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Ron Washington Made the Right Call with Rich Harden No-Hitter

ARLINGTON, TX - MAY 19:  Pitcher Rich Harden #40 of the Texas Rangers throws against the Baltimore Orioles on May 19, 2010 at Rangers Ballpark in Arlington, Texas.  (Photo by Ronald Martinez/Getty Images)
Ronald Martinez/Getty Images
Adam BernacchioAnalyst IIIAugust 24, 2010

For the second time in little over a week, a manger was faced with the decision of pulling a pitcher from a game in which he is tossing a no-hitter.

On August 15, Minnesota Twins manager Ron Gardenhire pulled Kevin Slowey after seven innings of no-hit ball, and last night Texas Rangers manager Ron Washington was faced with a similar decision.

With two outs and a runner on first in the top of the seventh, and with Rich Harden working on a no-hitter against the Twins, Washington pulled Harden from the game.

I agreed with the decision Gardenhire made in Minnesota, and I 100 percent agree with the decision Washington made last night.

Harden was at 111 pitches when he was pulled. He is made of glass. He can barely stay healthy. This was a no-brainer.

In order for Harden to throw a no-hitter last night, he probably would have had to throw 140-plus pitches. If Harden threw 140 pitches, there would be a good chance his arm would literally fall off.

In all seriousness, the Rangers have much bigger fish to fry than Harden’s no-hitter. They are trying to win a World Series. A healthy Harden—whether in the bullpen or in the starting rotation—will only help.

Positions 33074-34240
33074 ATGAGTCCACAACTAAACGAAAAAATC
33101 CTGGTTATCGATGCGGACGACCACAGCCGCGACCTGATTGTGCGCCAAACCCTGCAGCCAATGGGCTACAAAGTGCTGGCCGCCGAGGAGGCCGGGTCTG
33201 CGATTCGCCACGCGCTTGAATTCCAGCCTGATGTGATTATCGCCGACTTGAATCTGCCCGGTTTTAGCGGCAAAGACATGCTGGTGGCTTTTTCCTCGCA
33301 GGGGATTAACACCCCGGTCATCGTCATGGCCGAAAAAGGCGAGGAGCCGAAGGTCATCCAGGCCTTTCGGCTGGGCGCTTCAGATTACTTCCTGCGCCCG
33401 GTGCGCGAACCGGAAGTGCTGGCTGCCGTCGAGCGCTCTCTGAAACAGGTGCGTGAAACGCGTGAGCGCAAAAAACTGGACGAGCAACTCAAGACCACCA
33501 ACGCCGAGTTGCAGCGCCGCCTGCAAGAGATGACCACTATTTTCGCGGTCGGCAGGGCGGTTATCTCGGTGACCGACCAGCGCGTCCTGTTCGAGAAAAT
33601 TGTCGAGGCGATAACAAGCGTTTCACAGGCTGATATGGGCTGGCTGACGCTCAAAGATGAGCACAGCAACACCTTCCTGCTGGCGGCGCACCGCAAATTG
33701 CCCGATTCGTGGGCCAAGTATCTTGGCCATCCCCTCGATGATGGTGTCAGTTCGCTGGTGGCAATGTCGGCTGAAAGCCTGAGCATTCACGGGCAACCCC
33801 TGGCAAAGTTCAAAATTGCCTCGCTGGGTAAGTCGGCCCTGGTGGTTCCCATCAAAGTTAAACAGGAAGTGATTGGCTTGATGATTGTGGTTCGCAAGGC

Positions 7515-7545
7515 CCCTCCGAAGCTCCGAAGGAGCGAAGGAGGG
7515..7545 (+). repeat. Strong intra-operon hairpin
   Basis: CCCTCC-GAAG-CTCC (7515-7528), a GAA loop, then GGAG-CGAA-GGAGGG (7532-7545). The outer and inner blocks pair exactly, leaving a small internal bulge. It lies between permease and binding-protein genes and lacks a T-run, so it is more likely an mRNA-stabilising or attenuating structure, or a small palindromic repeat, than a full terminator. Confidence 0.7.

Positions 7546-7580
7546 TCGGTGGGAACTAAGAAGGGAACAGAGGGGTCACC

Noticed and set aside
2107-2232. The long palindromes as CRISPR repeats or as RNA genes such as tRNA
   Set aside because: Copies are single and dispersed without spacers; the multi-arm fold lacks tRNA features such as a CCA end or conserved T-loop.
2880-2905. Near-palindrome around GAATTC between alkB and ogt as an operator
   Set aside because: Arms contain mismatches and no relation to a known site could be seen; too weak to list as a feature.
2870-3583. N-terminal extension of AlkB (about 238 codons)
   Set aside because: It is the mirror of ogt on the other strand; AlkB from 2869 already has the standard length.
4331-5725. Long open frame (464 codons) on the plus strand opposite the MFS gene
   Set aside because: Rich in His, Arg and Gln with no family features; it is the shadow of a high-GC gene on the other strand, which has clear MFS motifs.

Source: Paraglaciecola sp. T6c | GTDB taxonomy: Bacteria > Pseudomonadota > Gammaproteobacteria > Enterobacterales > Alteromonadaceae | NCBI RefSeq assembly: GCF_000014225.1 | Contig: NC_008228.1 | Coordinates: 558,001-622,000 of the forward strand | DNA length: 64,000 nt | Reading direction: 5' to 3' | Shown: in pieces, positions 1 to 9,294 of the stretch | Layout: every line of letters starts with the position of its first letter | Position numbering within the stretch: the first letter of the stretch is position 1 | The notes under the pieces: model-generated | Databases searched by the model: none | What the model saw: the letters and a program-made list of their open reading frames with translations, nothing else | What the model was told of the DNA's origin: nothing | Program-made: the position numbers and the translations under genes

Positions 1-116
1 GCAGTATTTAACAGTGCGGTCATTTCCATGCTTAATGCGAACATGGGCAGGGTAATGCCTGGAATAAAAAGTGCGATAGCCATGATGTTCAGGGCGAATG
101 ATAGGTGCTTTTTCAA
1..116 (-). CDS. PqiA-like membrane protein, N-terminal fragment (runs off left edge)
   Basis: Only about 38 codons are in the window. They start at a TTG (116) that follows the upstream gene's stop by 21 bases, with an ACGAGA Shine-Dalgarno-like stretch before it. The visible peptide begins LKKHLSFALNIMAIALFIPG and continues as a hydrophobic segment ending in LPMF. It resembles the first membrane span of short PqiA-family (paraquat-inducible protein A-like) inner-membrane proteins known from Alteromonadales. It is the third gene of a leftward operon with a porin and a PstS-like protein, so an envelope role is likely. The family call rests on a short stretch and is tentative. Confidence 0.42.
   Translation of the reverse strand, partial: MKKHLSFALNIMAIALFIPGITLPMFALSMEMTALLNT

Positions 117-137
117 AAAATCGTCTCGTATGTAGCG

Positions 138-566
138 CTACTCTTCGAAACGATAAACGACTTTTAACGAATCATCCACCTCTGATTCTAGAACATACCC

If Harden can pitch down the stretch like he did last night, the Rangers will be even more dangerous in October. Though he can’t throw 95-97 anymore, his 91-92 mph fastball was just as effective last night.

Despite Harden walking five batters, I thought he had pretty solid control last night. A well-placed 91 mph is just as good as a 98 mph fastball right down the middle. He was hitting the corners pretty consistently against the Twin batters.

Could Harden have pitched to Jim Thome in the seventh? Sure he could have. But there was no reason to push him.

In that top of the seventh, Washington brought in Matt Harrison to face Thome, and the move worked out. Thome hit a rocket, but it was right at center fielder Julio Borbon.

Darren O’Day pitched a flawless eighth and set everything up for Neftali Feliz in the ninth. Feliz got Denard Span to fly out weakly to left, but then he walked Orlando Hudson.

Then he had to face Joe Mauer—probably not the guy the Rangers wanted up at the plate in that situation. On an 0-2 pitch, Mauer ripped a single up the middle to break up the no-hitter.

Mauer is such a good hitter, it’s ridiculous. The pitch he hit was a high and away fastball that the mere mortal would have popped up to third. Mauer takes that pitch and ropes it up the middle.

The game finished with the four Ranger pitchers combining for a one-hitter and a 4-0 victory. While Ranger fans, especially the ones that were at the game, would have loved to see a no-hitter, pulling Harden was the right call by Washington.

You can follow The Ghost of Moonlight Graham on Twitter @theghostofmlg

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